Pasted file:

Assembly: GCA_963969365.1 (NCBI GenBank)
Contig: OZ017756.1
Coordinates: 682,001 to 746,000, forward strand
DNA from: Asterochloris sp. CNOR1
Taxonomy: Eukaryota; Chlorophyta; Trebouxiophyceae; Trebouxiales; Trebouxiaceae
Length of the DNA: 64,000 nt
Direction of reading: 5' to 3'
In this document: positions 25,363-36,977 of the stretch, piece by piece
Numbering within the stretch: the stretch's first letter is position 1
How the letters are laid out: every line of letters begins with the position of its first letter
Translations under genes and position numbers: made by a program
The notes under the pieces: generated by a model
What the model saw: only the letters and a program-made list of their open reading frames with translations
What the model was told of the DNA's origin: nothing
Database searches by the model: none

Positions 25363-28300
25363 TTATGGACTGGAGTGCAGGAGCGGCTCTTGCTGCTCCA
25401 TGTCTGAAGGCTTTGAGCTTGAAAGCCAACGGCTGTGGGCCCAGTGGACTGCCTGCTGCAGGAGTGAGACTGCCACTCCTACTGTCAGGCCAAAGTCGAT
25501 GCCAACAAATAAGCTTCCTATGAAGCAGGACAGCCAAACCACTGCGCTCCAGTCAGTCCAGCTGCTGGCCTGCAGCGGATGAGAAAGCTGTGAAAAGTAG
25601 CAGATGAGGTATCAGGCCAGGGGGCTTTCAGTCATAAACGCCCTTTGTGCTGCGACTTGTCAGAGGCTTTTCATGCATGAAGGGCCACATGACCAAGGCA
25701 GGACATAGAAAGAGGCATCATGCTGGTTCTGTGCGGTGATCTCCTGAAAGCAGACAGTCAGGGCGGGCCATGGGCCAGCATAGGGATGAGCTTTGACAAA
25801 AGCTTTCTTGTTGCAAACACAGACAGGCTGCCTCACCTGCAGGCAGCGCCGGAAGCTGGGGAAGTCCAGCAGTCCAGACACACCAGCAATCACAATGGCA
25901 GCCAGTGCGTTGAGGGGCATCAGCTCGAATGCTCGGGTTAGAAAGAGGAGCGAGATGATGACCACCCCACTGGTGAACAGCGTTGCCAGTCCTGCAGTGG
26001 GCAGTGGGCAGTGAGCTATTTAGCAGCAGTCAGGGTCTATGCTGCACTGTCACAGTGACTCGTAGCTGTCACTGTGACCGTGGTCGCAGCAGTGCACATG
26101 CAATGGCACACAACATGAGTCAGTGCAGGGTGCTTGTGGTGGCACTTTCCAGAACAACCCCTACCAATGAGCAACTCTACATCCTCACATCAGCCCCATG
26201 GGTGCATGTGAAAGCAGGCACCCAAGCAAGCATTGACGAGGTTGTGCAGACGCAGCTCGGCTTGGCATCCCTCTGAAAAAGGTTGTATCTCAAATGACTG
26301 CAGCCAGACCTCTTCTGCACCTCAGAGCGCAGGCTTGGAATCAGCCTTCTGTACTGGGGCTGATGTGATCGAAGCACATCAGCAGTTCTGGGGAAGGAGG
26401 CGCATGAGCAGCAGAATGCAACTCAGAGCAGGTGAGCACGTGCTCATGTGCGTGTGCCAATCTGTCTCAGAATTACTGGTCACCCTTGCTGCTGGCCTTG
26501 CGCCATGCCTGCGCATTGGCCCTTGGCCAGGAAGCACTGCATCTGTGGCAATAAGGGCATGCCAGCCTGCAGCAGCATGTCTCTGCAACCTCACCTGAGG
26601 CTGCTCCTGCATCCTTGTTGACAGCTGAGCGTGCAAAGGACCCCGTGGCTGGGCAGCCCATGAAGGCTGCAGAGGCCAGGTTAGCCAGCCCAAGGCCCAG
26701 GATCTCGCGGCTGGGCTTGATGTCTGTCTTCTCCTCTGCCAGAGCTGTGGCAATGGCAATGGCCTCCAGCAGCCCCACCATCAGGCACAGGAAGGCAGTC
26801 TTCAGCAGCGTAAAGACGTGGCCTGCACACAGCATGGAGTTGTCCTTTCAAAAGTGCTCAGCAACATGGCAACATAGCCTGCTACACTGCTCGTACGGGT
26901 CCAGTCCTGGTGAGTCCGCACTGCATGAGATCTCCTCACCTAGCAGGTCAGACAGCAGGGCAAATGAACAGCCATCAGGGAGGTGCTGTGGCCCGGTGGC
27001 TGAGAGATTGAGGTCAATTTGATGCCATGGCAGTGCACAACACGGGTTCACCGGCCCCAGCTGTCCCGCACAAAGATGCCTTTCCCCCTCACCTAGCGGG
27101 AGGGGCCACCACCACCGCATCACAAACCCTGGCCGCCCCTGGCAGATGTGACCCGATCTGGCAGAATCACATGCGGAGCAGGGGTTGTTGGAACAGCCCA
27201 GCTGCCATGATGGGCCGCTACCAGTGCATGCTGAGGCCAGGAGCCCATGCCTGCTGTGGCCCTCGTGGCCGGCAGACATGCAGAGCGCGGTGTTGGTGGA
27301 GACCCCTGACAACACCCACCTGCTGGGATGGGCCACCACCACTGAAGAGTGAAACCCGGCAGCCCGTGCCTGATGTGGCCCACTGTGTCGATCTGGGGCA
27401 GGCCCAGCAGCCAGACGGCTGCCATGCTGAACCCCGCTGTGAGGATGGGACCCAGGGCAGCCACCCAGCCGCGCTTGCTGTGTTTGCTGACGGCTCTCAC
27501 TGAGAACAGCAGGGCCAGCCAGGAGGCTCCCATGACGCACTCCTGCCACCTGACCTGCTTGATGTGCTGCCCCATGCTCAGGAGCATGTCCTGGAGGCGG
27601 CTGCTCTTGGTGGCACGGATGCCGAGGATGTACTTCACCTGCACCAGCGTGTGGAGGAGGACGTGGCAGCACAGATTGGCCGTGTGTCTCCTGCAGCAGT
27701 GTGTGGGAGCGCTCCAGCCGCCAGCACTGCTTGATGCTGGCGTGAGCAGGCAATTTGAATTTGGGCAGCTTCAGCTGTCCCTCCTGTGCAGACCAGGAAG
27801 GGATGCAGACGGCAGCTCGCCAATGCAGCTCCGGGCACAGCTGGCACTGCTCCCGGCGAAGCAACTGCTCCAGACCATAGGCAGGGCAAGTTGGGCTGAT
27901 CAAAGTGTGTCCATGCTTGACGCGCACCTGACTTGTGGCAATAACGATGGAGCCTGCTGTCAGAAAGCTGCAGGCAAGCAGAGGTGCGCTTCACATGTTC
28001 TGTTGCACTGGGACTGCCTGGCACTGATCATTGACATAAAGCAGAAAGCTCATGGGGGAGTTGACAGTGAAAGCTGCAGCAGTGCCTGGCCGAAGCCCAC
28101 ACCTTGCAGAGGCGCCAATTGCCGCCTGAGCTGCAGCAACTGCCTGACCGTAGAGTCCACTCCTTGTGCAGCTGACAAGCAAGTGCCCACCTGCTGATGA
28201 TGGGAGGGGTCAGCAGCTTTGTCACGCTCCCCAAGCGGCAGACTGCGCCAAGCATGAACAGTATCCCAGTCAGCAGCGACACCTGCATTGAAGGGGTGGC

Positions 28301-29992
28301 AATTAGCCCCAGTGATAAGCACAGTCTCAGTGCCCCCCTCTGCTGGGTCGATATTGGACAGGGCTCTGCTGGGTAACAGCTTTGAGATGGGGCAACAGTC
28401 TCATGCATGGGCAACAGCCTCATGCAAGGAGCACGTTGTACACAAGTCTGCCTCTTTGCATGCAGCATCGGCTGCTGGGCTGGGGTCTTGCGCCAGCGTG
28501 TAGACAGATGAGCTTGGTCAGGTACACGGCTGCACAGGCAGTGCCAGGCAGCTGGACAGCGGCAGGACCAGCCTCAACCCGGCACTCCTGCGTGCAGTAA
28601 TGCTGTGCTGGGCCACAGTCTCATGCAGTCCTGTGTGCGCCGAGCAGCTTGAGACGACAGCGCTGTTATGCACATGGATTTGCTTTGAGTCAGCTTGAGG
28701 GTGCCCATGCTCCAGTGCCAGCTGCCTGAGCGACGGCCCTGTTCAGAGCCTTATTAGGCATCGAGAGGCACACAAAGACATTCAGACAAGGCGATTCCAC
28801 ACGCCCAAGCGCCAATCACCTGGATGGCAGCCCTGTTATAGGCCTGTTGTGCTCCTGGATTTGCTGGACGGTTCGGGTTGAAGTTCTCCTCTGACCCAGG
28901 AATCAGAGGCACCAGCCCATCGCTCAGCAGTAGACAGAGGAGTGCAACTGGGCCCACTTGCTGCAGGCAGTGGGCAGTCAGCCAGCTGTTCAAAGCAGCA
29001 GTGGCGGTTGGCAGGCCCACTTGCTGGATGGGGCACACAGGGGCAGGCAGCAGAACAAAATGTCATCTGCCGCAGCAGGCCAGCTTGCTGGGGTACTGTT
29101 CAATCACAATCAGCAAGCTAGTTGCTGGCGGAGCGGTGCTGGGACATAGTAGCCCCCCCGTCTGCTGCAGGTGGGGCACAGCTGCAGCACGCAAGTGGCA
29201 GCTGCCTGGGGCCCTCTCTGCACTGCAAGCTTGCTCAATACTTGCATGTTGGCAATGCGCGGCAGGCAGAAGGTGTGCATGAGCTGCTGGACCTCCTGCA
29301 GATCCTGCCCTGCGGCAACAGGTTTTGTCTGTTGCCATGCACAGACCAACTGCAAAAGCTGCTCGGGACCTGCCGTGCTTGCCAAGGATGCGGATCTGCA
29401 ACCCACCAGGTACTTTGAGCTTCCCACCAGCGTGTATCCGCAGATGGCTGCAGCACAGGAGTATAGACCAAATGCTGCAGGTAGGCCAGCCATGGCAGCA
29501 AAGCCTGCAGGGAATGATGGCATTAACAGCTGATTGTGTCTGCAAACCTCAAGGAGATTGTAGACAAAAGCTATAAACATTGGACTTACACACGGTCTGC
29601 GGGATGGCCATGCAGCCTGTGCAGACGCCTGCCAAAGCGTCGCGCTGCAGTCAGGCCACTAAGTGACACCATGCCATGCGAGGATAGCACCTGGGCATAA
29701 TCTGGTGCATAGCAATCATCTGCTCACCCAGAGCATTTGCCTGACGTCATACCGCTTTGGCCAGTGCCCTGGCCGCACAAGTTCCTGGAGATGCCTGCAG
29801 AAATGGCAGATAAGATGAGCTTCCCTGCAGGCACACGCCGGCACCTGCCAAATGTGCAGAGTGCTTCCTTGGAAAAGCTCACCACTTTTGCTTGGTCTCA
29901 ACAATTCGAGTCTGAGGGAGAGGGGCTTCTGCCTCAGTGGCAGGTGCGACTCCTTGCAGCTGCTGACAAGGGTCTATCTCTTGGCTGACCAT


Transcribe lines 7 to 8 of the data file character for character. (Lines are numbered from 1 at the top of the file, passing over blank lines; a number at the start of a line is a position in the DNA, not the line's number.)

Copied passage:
Direction of reading: 5' to 3'
In this document: positions 25,363-36,977 of the stretch, piece by piece